Tokyo Lab Pushes Mind-Wobbling Possibilities For Projection Mapping

univtokyo-dynamicp-mapping

The big problem with projection mapping – apart from high costs and weather – was for quite some the technical challenge of aligning the projector or blended projectors precisely to a target projection surface.

It got harder if the surface wasn’t flat.

Software has fixed a lot of that, particularly projection-mapping software coming from companies like Christie.

But what the stuff now on the market can do is nothing compared to this rather mind-blowing proof concept technology, which comes out of Tokyo. This is dynamic projection mapping that conforms and rapidly adapts to moving shapes, and can change visuals on the fly, based on what’s in front of the projector.

This is the summary of a project from a lab at the University of Tokyo, called: Dynamic projection mapping onto deforming non-rigid surface using a high-speed projector

The video demo is the best way to get a sense of this:

Here’s the written summary for the propeller-head crowd:

Projection mapping attracts attentions as an emerging technology to extend the real world. However, almost realized examples have been limited to static or quasi-static environments. This research aims at overcoming this limitation and realizes dynamic projection mapping in which dynamically-changing real-world and virtual visual information are completely merged in the level of human visual perception. This high-speed dynamic projection mapping requires a high-speed projector enabling high-frame-rate and low-latency projection. In order to meet this demand, we have developed a high-speed projector “DynaFlash” that can project 8-bit images up to 1,000fps with 3ms delay.

In particular, as a challenging target for the dynamic projection mapping, we focus on a non-rigid surface. Sensing of non-rigid surface deformation is difficult to be achieved at high speed because it has high degrees-of-freedom and involves self-occlusions as well as external occlusions. Our newly proposed method overcomes this limitation. Our method can obtain the deformation robustly at 1,000 fps by using an originally proposed marker “Deformable Dot Cluster Marker”, even when the target causes large deformation and occlusions.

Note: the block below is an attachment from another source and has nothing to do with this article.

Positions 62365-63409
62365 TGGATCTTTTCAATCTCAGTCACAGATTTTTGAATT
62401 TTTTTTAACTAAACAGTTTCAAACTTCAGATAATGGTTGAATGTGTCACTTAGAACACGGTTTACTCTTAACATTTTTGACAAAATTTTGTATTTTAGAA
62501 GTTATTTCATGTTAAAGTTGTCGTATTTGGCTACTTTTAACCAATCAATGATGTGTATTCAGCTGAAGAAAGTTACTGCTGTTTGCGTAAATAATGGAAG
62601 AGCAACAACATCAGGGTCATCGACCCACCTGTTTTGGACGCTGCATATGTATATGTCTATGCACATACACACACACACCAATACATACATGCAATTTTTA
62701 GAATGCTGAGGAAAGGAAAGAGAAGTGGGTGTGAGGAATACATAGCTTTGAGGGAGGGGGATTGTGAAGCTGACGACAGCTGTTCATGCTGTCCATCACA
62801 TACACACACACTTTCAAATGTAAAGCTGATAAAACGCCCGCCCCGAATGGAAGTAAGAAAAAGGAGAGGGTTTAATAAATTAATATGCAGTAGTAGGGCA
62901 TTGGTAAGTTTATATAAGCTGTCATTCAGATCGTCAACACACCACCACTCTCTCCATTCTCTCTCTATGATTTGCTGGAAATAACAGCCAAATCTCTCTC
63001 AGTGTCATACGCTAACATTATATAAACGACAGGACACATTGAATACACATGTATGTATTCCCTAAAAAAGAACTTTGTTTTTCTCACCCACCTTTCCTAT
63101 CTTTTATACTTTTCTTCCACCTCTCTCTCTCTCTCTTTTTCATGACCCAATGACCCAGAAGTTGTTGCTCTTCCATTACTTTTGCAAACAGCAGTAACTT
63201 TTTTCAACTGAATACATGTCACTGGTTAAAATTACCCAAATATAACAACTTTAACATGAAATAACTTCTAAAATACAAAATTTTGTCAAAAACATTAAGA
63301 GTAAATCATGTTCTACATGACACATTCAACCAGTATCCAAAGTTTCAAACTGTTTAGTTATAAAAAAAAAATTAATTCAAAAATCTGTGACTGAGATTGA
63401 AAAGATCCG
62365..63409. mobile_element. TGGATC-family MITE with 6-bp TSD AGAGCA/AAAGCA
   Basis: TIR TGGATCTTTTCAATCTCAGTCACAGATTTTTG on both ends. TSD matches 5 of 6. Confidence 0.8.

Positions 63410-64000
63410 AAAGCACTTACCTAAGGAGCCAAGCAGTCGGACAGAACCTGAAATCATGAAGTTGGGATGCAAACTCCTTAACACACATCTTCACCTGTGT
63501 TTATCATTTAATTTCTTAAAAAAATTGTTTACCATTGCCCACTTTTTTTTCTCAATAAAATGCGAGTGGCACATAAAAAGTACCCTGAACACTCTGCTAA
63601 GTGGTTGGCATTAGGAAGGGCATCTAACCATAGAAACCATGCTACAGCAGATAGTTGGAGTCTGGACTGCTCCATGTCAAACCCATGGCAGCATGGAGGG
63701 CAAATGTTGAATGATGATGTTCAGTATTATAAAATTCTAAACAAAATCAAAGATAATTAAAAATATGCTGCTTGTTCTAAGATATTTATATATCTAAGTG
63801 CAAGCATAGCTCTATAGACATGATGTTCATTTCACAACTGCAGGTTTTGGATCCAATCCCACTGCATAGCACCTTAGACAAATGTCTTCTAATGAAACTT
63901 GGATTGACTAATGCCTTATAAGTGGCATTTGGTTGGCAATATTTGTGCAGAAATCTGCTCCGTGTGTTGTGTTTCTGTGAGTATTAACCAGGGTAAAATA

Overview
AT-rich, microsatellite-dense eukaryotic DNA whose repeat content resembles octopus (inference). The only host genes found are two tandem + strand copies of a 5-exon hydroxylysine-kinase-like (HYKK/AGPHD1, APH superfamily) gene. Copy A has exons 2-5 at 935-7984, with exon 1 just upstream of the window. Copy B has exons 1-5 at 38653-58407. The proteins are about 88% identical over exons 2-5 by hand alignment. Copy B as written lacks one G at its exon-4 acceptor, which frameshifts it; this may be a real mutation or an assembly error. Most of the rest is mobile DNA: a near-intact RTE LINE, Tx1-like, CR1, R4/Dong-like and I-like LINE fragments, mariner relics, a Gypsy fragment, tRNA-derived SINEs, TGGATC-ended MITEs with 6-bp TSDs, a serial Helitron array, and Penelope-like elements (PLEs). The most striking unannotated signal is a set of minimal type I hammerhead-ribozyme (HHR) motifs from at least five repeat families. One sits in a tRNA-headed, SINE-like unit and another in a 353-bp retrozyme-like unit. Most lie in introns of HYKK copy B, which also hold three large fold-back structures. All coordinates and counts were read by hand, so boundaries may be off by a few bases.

Using these base technologies including DynaFlash and Deformable Dot Cluster Marker, we realize a new dynamic projection mapping onto deforming non-rigid surface. In this demonstration, by drawing the marker on the target with IR ink, we allow the marker to be invisible to human and enable robust sensing independently of the projected images. In our technology, both the projection and sensing are operated at a speed of 1,000 fps. Therefore, it is possible to keep the projection consistent with the deformation and extend the real world as if the projected image is printed or existed as an original (digital) texture on the target. Especially, focusing on new paradigms in the field of user interface and fashion, we have demonstrated dynamic projection mapping onto a deformed sheet of paper and T-shirt. Also we show that projection to multiple targets can be controlled flexibly by using multiple markers.

This could be pretty interesting, when and if commercialized, in specialty retail settings and museums, and all kinds of things I’m smart enough to dream up.

Hat Tip to Jared Ficklin for flagging this:

Dave Haynes

Dave Haynes

Editor/Founder at Sixteen:Nine
Dave Haynes is the founder and editor of Sixteen:Nine, an online publication that has followed the digital signage industry for more than a decade. Dave does strategic advisory consulting work for many end-users and vendors, and also writes for many of them. He's based near Toronto.
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